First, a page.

Japanese art and Suzuki Kiitsu (1796-1858): Late Edo artist of Rinpa
Lee Jay Walker
Modern Tokyo Times
The Japanese artist Suzuki Kiitsu (1796-1858) created many stunning pieces of art. Ironically, despite belonging to the late Edo period, his stature continues to grow in the modern world.
In recent years in Japan, many refined art exhibitions have highlighted the majesty of Kiitsu. Thus, a new generation of art lovers in Japan could view his art at first hand in several cities, including Kyoto and Tokyo.
Like many esteemed artists, he taught rinpa (rimpa) to the next generation who would take his ideas into the modern period of Meiji. Of course, Kiitsu died a decade before the Meiji period (1868-1912). However, many of the artists he taught would take his ideas into the next dynamic period of Japanese history.
The founders of Rinpa were born before the Edo (Tokugawa) period began (1603-1868). This applies to Hon’ami Kōetsu (1558–1637) and Tawaraya Sōtatsu (1570-1640) who both were born in Kyoto. Therefore, the longevity of this art form and its rich cultural legacy in Japan is highly valued.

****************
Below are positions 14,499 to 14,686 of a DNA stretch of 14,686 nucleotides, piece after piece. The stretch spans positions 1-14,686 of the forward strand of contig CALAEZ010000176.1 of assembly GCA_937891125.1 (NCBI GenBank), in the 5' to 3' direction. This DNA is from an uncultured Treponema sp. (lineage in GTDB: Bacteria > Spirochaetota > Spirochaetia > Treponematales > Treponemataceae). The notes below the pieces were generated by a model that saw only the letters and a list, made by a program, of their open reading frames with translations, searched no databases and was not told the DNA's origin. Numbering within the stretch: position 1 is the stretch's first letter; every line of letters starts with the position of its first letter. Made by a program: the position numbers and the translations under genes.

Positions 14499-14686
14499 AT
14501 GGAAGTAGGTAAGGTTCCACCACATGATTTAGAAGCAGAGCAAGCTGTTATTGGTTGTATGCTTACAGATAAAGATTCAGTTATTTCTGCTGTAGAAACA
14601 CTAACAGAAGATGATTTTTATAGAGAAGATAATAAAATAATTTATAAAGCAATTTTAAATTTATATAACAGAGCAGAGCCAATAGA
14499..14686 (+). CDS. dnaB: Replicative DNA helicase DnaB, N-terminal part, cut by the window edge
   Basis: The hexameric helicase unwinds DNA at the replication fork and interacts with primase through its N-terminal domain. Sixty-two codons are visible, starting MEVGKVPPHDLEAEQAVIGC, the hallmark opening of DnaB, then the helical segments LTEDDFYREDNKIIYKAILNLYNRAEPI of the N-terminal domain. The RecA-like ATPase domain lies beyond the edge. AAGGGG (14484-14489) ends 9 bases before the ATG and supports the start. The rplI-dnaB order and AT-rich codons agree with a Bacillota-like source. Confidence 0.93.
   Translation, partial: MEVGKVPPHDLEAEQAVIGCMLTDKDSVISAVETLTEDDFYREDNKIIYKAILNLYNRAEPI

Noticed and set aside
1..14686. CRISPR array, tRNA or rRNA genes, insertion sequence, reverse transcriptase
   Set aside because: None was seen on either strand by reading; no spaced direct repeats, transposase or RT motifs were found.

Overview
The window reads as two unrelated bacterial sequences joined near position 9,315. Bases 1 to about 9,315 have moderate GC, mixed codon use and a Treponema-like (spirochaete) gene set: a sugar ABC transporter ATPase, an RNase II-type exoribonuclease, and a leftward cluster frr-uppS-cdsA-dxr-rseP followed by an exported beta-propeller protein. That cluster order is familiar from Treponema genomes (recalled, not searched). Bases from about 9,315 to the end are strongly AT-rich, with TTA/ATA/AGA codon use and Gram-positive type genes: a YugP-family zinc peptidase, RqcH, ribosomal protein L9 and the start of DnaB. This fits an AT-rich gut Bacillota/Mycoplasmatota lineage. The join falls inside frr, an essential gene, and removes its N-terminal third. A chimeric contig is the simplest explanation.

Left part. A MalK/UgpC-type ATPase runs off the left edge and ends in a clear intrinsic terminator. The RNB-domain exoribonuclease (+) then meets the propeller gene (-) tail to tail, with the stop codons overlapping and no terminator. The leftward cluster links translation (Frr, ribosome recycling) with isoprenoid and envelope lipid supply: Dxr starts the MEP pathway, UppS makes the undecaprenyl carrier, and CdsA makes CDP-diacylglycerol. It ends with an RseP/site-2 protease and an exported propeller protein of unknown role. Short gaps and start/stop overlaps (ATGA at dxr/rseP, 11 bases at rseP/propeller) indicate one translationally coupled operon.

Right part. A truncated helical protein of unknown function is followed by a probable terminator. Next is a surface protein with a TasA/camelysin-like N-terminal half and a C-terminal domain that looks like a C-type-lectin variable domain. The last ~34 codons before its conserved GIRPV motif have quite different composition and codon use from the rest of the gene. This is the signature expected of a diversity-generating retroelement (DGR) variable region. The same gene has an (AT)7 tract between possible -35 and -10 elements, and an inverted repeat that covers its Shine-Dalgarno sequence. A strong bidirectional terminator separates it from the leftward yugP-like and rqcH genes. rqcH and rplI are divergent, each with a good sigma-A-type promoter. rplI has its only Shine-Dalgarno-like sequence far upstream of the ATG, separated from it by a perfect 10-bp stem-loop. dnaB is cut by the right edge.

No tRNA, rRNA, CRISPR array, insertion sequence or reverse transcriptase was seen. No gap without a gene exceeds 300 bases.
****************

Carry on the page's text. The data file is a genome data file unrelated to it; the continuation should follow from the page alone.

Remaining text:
On the Met Museum website, it says, “… Kiitsu’s artistic style was characterized by vivid coloring, bold compositions, and opulent designs and was overflowing with a novelty that is still recognized to this day…”
Of utmost acclaim is Kiitsu’s original screens depicting nature through the prism of the enchantment of summer and spring. Indeed, when viewing the Morning Glories and Mountain Stream in Summer and Autumn, one can feel the power of nature and rinpa at its sublime best.
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